To achieve this, a board is used to visualize the tasks. It’s usually just a whiteboard that has columns on it. Sticky notes (aka Kanban cards) of different colours are used for each work item (just different colours if you use project management software), i.e. task (based on their type), and they are being moved from one column to the following one as the work goes on. At Easy Projects, we’ve taken the whiteboard to the computer screen and made our Activity Center behave the same way. A basic Kanban board looks like this:
In development, it sure is a bit more complicated, but the idea stays the same – there is a number of tasks to accomplish, placed in the matter of their priority. IMPORTANT: There is always a finite number of tasks, usually calculated empirically, and this number cannot be exceeded, because it will deny the whole idea of Kanban. As mentioned previously, it’s important that Work In Progress doesn’t stretch itself to infinity and beyond, causing clutter and chaos, it should be limited to an absolute possible minimum (which is set by every team individually based on the previous experience). If any changes appear, the system adjusts itself to those: the team can see where a bottleneck appears (before it’s critical) and finds ways to keep the whole thing going.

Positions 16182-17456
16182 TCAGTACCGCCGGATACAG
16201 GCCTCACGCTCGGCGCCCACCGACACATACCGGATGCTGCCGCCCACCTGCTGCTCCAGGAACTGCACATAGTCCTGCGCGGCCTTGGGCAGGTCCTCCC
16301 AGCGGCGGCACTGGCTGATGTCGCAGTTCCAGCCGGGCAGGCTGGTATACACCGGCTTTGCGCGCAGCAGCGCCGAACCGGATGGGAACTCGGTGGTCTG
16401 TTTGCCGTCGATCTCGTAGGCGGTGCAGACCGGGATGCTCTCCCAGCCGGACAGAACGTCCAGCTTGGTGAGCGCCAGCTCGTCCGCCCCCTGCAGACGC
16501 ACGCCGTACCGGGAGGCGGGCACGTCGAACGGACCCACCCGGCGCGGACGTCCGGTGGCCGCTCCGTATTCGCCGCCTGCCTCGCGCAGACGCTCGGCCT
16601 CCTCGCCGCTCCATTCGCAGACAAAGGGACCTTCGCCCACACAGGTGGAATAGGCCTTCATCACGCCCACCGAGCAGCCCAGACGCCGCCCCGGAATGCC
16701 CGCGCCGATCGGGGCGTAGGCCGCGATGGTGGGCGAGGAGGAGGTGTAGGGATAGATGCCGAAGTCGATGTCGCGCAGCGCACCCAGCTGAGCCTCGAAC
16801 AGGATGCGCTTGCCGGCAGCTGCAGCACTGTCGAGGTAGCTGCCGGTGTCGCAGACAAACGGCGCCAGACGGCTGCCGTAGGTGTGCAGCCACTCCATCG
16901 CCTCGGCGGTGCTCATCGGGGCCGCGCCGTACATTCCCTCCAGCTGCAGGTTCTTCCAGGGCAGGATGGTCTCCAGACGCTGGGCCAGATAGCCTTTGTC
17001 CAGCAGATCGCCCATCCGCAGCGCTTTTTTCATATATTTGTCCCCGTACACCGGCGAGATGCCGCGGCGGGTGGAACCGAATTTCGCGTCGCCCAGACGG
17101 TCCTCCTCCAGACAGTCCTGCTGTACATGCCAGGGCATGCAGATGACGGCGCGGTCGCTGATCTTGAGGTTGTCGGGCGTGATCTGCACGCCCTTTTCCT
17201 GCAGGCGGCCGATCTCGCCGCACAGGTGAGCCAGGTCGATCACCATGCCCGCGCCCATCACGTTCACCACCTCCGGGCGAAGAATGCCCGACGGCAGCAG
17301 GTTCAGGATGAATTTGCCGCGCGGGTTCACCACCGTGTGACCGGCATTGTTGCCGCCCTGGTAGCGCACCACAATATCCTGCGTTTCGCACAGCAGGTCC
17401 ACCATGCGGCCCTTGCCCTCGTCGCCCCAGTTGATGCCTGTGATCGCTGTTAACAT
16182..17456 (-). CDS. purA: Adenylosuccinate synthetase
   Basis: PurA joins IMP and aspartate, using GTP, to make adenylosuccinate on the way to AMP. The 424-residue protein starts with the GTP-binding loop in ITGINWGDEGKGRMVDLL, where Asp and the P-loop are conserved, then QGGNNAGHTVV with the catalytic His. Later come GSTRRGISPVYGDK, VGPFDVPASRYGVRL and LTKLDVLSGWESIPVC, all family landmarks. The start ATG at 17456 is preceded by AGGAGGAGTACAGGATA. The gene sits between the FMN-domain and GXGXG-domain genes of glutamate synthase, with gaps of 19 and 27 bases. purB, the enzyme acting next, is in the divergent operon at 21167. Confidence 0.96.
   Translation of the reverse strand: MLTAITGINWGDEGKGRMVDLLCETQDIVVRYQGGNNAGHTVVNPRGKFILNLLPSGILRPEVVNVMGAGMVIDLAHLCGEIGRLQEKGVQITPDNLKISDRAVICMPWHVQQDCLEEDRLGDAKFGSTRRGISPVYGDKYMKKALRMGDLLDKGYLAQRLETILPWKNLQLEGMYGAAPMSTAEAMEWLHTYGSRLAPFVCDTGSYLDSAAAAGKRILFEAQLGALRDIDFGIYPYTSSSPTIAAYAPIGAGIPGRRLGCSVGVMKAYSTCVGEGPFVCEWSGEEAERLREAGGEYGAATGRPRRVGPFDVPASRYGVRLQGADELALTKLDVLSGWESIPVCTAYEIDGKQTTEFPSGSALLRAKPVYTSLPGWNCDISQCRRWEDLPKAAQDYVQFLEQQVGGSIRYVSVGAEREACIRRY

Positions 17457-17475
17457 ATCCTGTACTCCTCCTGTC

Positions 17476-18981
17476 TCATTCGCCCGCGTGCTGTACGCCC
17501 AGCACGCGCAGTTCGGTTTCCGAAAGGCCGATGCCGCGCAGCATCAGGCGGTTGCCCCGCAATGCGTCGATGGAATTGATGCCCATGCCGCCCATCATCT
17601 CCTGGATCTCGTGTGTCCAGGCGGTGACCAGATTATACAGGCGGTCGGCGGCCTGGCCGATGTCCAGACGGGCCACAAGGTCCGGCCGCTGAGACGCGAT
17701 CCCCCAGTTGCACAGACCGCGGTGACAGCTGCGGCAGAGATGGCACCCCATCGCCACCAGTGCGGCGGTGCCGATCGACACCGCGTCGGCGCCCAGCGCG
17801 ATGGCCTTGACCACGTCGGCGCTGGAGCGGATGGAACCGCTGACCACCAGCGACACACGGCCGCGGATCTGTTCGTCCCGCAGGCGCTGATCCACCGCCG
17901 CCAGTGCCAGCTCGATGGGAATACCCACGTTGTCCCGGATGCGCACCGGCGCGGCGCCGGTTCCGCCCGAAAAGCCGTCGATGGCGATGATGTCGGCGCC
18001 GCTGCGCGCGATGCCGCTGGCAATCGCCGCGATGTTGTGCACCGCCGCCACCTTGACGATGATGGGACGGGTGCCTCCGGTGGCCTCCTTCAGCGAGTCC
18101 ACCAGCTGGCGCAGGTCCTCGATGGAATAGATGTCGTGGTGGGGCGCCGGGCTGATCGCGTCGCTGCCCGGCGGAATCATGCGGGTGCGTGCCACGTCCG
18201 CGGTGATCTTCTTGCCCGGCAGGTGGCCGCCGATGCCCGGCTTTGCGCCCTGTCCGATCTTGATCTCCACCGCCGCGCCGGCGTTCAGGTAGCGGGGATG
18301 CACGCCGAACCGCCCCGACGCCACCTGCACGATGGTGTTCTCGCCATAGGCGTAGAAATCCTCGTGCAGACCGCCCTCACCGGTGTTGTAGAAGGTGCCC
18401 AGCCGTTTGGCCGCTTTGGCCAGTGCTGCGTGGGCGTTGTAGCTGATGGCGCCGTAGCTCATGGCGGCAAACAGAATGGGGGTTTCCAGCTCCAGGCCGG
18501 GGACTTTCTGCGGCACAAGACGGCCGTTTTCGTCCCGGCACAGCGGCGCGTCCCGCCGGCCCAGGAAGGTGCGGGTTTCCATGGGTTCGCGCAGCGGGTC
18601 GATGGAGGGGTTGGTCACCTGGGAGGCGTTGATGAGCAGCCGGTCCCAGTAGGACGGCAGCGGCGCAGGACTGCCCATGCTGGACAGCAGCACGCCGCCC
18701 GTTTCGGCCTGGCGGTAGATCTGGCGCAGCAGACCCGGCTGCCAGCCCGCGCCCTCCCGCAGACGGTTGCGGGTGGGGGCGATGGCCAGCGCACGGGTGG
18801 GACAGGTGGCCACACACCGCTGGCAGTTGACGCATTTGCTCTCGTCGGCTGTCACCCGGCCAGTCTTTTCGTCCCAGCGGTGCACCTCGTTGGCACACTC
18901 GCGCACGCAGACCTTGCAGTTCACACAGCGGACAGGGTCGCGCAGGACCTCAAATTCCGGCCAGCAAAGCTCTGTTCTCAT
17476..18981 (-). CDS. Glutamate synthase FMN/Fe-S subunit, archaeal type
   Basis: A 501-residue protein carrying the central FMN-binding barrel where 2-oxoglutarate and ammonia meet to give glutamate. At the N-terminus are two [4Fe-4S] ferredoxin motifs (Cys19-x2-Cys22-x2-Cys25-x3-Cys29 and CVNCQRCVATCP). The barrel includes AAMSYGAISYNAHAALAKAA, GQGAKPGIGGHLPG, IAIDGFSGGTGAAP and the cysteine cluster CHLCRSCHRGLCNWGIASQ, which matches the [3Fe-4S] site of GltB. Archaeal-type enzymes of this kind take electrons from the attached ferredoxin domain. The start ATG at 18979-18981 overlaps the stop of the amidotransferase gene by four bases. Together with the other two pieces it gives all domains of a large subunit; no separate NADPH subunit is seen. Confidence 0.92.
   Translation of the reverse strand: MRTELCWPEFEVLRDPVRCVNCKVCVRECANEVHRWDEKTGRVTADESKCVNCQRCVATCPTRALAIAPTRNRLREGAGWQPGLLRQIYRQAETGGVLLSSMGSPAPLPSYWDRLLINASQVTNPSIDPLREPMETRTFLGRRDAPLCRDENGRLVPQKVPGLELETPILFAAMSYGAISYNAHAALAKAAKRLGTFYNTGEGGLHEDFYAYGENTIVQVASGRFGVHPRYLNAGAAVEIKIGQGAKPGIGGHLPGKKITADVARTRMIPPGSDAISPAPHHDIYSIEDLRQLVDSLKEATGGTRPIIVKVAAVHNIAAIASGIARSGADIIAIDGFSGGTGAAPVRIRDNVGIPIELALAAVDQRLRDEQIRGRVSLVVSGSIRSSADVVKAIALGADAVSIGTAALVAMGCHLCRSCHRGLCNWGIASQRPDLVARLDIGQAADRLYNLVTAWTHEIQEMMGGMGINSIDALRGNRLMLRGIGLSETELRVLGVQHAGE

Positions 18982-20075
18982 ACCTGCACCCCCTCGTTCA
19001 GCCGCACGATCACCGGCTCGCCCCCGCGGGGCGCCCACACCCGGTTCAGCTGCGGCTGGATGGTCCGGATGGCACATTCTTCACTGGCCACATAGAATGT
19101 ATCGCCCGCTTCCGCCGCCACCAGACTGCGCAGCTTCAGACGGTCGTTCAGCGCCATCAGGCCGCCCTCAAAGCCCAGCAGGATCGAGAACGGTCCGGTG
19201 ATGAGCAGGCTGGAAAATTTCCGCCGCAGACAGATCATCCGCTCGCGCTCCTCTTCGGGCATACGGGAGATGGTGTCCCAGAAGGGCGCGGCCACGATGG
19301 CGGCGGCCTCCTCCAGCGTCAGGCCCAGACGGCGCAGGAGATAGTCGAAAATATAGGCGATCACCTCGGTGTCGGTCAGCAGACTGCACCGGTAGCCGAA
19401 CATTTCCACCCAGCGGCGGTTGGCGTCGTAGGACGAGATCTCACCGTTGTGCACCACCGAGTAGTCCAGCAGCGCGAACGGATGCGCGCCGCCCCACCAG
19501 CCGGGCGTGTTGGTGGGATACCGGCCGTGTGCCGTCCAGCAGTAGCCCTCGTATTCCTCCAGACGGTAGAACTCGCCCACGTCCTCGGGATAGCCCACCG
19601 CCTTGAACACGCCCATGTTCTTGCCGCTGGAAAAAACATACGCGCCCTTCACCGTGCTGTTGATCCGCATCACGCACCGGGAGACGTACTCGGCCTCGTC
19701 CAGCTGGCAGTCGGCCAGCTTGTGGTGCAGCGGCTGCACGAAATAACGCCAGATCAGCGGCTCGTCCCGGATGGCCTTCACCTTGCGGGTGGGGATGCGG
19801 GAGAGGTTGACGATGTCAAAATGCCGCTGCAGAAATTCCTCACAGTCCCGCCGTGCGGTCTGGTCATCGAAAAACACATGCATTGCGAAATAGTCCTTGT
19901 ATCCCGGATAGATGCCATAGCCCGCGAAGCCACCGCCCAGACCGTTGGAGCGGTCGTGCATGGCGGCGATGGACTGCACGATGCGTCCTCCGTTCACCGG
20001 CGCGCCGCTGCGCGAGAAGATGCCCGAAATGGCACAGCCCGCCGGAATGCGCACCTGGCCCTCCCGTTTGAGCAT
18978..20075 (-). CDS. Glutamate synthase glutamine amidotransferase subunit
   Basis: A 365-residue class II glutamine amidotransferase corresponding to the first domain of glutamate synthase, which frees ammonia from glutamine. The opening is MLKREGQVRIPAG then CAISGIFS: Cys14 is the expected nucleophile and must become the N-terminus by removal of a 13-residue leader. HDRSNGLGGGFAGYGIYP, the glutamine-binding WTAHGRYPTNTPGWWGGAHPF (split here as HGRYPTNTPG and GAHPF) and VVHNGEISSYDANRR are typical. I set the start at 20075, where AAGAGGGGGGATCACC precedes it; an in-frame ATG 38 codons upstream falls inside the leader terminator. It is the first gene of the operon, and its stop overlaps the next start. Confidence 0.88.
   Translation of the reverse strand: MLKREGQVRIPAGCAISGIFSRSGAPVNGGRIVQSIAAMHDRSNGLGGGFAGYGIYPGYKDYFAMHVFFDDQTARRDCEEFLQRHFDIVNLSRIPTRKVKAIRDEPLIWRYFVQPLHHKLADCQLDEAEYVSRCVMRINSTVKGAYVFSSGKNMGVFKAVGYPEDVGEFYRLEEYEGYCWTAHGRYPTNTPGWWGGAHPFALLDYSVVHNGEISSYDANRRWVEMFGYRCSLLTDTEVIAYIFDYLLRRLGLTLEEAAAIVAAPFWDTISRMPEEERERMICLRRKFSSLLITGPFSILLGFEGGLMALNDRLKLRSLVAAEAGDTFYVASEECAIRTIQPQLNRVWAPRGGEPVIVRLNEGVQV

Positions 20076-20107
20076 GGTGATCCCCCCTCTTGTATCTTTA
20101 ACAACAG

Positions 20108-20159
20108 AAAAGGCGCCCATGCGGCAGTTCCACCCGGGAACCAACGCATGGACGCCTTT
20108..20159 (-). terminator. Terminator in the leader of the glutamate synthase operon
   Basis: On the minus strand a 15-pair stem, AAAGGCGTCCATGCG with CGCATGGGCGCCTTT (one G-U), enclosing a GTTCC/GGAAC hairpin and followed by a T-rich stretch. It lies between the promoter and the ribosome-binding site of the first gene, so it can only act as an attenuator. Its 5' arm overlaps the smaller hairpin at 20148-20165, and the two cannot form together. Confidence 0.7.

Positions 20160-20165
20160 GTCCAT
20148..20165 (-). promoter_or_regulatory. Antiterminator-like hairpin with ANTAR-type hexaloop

Ultimately, the main ideas Kanban suggests are as follows:
Why use Kanban?
Because it improves the quality of the end product AND helps the team stay motivated, by:
- Knowing exactly what to do
- They don’t get overwhelmed by a huge flow of tasks coming at them
- They can see the pain points at a glance
Kanban is often mixed with other project management methodologies (see Scrumban, Pomodoroban). Our team use the Scrumban approach, and they say the key is to find a methodology, or several ones, that works best for your team and the kinds of projects they have, because there is no cure-all solution.
Any comments on how you and your team use Kanban? We would love to hear your story in the section below!